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Dr. Nyman in her lab with a student.

Pioneering chemist receives prestigious Humboldt Research Award

By Cari Longman

A chemist known for her pioneering work in inorganic chemistry, Professor May Nyman, received the Humboldt Research Award from the Alexander von Humboldt Foundation in Germany. The award recognizes international leading researchers from outside Germany, and provides a paid stipend and invitation to conduct research at a German research institution for up to one year.

Nyman will start her fellowship in May 2021, when she will work in the lab of Carsten Streb, a chemist at the University of Ulm. Streb and Nyman both specialize in metal-oxo clusters (’molecular metal oxides’) and other nanomaterials. His lab focuses on energy storage and production using molecular clusters.

“I am excited to get back into the lab after seven years as a busy professor at the desk.”

In the Streb lab, Nyman will participate in these studies and learn the practice of electrochemical and photocatalytic studies of clusters – transferring electrons and/or light into clusters and evaluating their responsive behavior and performance in energy storage or hydrogen production.

In the second part of her Germany sabbatical, Nyman will go to Berlin to work in the lab of Franziska Emmerling at the Bundesanstalt für Materialforschung und -prüfung (Federal Institute for Materials Research and Testing) and Bessy II (the Berlin Synchrotron). This group uses cutting-edge X-ray analysis techniques to study processes in water. This includes analyzing solutions as acoustically levitated droplets to provide contaminant-free solutions and interference-free signals.

There, Nyman will learn X-ray absorption techniques and have the opportunity to collect data at the synchrotron. Her students at OSU and colleagues at the Streb lab will send samples to enhance their ongoing studies on the characterization of solids and solutions to understand how synthetic and natural materials form in water.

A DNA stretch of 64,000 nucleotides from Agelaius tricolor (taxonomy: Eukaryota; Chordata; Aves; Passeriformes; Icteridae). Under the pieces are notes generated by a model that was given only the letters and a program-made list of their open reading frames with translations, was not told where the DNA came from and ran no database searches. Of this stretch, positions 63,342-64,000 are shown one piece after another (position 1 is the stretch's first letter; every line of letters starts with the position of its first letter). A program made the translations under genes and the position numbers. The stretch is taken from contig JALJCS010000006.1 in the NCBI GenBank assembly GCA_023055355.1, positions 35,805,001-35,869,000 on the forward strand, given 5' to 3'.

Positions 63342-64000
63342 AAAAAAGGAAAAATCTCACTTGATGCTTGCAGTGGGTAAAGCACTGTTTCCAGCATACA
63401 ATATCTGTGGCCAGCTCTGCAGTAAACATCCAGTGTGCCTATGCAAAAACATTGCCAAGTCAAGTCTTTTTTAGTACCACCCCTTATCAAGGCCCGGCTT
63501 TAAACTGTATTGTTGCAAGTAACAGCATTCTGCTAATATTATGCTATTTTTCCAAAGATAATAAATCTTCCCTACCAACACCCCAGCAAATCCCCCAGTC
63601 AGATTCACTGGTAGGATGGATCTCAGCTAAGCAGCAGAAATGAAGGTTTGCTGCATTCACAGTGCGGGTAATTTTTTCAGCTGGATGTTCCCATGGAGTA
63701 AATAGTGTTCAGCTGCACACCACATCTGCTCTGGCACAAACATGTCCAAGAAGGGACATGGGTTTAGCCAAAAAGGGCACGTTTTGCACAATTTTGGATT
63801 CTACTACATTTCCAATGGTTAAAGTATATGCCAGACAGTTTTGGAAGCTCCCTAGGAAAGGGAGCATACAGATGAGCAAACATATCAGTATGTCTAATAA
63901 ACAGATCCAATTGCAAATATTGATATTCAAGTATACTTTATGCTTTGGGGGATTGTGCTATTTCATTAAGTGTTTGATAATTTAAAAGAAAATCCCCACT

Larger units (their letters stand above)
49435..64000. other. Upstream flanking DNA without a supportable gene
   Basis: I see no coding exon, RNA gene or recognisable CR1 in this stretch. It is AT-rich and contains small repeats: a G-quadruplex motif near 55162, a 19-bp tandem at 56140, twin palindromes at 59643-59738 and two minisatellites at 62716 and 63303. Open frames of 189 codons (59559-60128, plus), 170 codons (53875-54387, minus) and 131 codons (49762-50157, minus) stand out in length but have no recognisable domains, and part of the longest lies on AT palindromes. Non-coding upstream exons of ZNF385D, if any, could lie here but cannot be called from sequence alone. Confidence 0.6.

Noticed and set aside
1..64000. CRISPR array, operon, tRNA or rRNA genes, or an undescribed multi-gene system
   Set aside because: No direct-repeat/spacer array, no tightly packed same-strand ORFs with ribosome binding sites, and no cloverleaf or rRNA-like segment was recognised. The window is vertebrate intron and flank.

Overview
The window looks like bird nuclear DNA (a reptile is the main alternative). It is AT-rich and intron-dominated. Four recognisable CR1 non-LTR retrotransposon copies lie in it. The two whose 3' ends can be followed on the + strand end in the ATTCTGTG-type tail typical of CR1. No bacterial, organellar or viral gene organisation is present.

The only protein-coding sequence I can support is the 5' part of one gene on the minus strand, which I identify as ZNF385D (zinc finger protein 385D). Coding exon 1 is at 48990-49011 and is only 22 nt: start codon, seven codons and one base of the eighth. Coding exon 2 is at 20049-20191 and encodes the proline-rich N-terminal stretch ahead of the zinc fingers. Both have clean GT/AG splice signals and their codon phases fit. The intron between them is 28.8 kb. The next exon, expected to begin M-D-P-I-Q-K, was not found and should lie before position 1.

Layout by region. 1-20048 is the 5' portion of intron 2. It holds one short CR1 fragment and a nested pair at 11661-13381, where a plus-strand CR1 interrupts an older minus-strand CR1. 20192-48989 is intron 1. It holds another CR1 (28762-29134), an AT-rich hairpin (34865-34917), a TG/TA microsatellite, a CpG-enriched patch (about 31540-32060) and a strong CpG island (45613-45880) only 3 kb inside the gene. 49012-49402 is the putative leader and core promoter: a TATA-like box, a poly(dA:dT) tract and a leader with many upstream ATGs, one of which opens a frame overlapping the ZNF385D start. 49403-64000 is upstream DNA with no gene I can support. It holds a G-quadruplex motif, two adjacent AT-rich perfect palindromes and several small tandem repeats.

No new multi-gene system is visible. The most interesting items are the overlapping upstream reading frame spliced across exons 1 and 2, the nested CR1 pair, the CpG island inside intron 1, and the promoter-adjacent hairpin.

"Dr. Nyman’s work in Germany will allow her to develop some new techniques that will help her and her students continue to push these areas forward."

Overall, Nyman’s fellowship in Germany will broaden the research scope of the Nyman Lab, strengthen its collaborations with European colleagues and allow her to explore new collaborations and make friends.

“I’m am excited to get back into the lab after seven years as a busy professor at the desk,” said Nyman. “I’m looking forward to learning some new techniques to bring home to the Nyman Lab.”

The Nyman lab at Oregon State University explores new chemistries to understand the structure of crucial elements of the periodic table in nature and in synthesis. She studies their numerous applications in catalysis, electronic circuits, nuclear energy and environmental science.

 “Humboldt Research Awards are one of the most prestigious international sources of scientific support,” said Roy Haggerty, Dean of the College of Science. “Dr. Nyman is at the leading edge of understanding metal-oxo clusters, which are important in manufacturing microelectronics, development of clean energy, and cleaning up contaminants in the environment. Dr. Nyman’s work in Germany will allow her to develop some new techniques that will help her and her students continue to push these areas forward.”

“It will not be all work,” said Nyman. “My family will also have the opportunity to experience some extended time overseas, something we have never done before.”

 

A distinguished researcher and tireless mentor

Nyman has taught as OSU since 2012, when she joined the Department of Chemistry as an associate professor. She and her research group have become highly sought collaborators and world leaders in applying the technique of X-ray scattering to understand the structure of metal-oxo clusters in solution to gain insights about the behavior of high-performance materials for energy storage, degradation of dangerous substances.

Her group investigates the relevancy of metal-oxo clusters in complex mixtures to develop a sustainable nuclear fuel cycle that includes nuclear material recycling, disposal, storage and cleanup.

Nyman has also distinguished herself as an energetic advocate for her students, especially for women and minorities She is an indefatigable mentor, investing much time and energy to help students accomplish their goals. While in Germany, Nyman will maintain contact with the undergraduate and Ph.D. students in her lab via Zoom.

She received the 2018 College of Science F. A. Gilfillan Memorial Award for Distinguished Scholarship. The award recognizes achievements in science by honoring a faculty member in the College who demonstrates a long and exceptional scientific career with nationally and globally recognized scholarly achievements. Click here read more about Nyman’s pathbreaking career.